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#86116 - 09/11/03 06:53 PM Service grounding  
bwise121  Offline
Member
Joined: Sep 2003
Posts: 114
Sacramento, CA USA
I'm helping a friend upgrade two panels on a duplex he owns. The panels are right next to eachother. Each panel will be 100 amp.
The plan is to go up with one riser rated for 200 amp and bring that into a gutter. From the gutter, split into two 100 amp panels below.

I'm familiar with grounding for regular single family homes, but in this case I'm not sure if I'm needing to double up all the grounding.

I don't have a ufer so I'll use the water main as the main grounding electrode (it is metal going into the ground), secondary electrode will be a 8' ground rod. Lastly, I'll bond the gas at the hot water heater. All of this will be done in #4 bare wire.

This being said, I'm sure I don't have to put in two ground rods and run two #4 wires to the water for each panel. How is this normally done?

Any suggestions or advice on this would be appreciated... also, what is the differnece between grounding and bonding?

Thanks,


2017 / 2014 NEC & Related Books and Study Guides

#86117 - 09/12/03 06:13 AM Re: Service grounding  
zapped208  Offline
Member
Joined: Feb 2003
Posts: 197
Somewhere in USA
What is a ufer? We do not use that term here in Pa or Ny. Thanks.


Shoot first, apologize later.....maybe

#86118 - 09/12/03 08:30 AM Re: Service grounding  
jnsells  Offline
Junior Member
Joined: Aug 2003
Posts: 2
Nashville, TN
The grounding electrode conductors can be spliced together in the gutter, then one grounding electrode conductor run to your grounding electrode(s), with the size based on a 100 amp service. Of course, the gutter has to be bonded also. Soares book on grounding has good illustrations of this.

Although the code requires gas piping to be bonded, several AHJ's and local gas companies will not allow this.....best to check first.

For our friends in PA & NY, a UFER is a concrete encased grounding electrode, typically rebar within the foundation. The UFER ground system was actually developed during World War II by Herbert G. Ufer, a retired vice president of U.L.


#86119 - 09/12/03 07:05 PM Re: Service grounding  
bwise121  Offline
Member
Joined: Sep 2003
Posts: 114
Sacramento, CA USA
Although some interesting comments I'm not finding this helpful.
Example of the kind of explaination I'm looking for follows:
Take the Grounding electrode and the conductor from the ground rod to one panel then take a grounding jumper from the first panel to the second panel.

Please reply,
Byron


#86120 - 09/12/03 09:12 PM Re: Service grounding  
Electricmanscott  Offline
Member
Joined: Jan 2002
Posts: 1,457
Holden, MA USA
If it's do it yourself info you need you might be in the wrong place. By the way where are the meters? I can think of no reason to have a gutter.


#86121 - 09/12/03 10:53 PM Re: Service grounding  
Scott35  Offline

Broom Pusher and
Member
Joined: Oct 2000
Posts: 2,707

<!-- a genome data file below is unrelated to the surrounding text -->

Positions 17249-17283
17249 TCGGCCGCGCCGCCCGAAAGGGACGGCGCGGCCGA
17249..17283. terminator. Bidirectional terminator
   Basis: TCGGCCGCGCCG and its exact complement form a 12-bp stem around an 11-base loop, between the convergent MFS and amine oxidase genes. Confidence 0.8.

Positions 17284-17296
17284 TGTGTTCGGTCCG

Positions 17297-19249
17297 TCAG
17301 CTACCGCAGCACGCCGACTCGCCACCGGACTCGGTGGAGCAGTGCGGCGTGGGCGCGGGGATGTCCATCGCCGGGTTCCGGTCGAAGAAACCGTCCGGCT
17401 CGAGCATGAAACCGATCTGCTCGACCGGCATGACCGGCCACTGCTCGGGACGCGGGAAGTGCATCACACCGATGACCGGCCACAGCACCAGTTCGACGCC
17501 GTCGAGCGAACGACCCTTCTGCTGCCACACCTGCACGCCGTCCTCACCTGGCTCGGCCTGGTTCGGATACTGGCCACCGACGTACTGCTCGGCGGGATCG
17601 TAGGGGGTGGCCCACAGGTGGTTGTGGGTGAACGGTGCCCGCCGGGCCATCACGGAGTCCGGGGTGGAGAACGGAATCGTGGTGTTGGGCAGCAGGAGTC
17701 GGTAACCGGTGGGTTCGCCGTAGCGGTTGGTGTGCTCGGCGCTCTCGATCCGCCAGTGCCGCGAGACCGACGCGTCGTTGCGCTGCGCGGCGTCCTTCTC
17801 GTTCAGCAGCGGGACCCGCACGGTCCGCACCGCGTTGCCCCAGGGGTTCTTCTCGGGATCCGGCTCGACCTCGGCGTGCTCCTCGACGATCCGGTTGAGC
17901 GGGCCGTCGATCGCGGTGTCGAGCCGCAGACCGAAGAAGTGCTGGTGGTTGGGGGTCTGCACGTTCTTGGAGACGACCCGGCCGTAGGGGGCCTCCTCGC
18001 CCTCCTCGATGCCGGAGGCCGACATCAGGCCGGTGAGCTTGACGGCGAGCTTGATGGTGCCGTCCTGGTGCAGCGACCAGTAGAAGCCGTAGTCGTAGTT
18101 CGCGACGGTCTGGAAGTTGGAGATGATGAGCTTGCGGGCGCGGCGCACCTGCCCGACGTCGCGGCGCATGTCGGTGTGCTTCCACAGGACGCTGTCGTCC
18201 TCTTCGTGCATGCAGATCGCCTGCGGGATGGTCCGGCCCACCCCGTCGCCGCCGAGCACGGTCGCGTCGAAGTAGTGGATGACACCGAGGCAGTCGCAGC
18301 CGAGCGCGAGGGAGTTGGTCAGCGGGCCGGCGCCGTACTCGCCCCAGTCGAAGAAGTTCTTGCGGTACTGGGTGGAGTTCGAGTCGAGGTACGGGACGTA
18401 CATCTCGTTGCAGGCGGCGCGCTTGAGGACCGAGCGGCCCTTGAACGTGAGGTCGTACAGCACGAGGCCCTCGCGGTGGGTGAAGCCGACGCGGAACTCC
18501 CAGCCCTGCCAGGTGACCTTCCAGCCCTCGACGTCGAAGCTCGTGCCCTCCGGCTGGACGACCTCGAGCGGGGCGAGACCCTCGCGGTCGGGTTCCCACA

Anaheim, CA. USA
I agree with Electricmanscott, especially since jnsells' post answers the question concisely.

Sorry if this sounds offensive (which it's not intended to be at all!).

Scott35


Scott " 35 " Thompson
Just Say NO To Green Eggs And Ham!

#86122 - 09/12/03 11:55 PM Re: Service grounding  
bwise121  Offline
Member
Joined: Sep 2003
Posts: 114
Sacramento, CA USA
No offense taken. I guess I was looking for someone to say point A goes to point B. I have purchased some electrical books and I am educating myself. This is a very useful board and I intend to use it in the future.

As for the gutter, I'm only following the advice of fellow electricains that have done similar work. I guess the idea is to have one riser. The existing panels are right next to eachother, so it would make sense for the riser to come into the gutter and then each conductor into a landing lug then to the line side of meter.

Sound okay?

Many thanks and have a good weekend.

Byron


#86123 - 09/13/03 01:44 PM Re: Service grounding  
PCBelarge  Offline
Member
Joined: Jun 2003
Posts: 681
Dobbs Ferry, NY, USA
Byron
Your bio does not state your occupation, I am curious why? This leads the pros here to be cautious as to how much info they give, because all the info given to a novice or homeowner will still not be enough. There is so much more to this industry than point A to point B!

Pierre


Pierre Belarge

#86124 - 09/13/03 02:34 PM Re: Service grounding  
Electricmanscott  Offline
Member
Joined: Jan 2002
Posts: 1,457
Holden, MA USA
For a two family I would use a 2 gang meter socket. One 200 amp riser from that, a hundred amp feeder to each panel. I see no need for a gutter at all. This is all the info I can give as this is NOT a do it yourself project and while it is good to see you trying to learn, this board and some books are not going to make you an electrician. If I lived in that duplex I would not be happy to know the wiring is being done by some handymen. In fact I would notify the local authorities.


#86125 - 09/13/03 02:57 PM Re: Service grounding  
bwise121  Offline
Member
Joined: Sep 2003
Posts: 114
Sacramento, CA USA
LOL very funny. Sorry to misguide you as to thinking I'm a handyman by the fact that I'm helping a friend out. I'm a licensed electrician here in California. This isn't my expertise so I was trying to find some info on grounding multi-family homes. I mostly have done commercial and single family homes. Again, the idea of a gutter with two 100 Amp panels was new to me and thats what I was told to do by fellow electricians as stated in a previous post.


Byron


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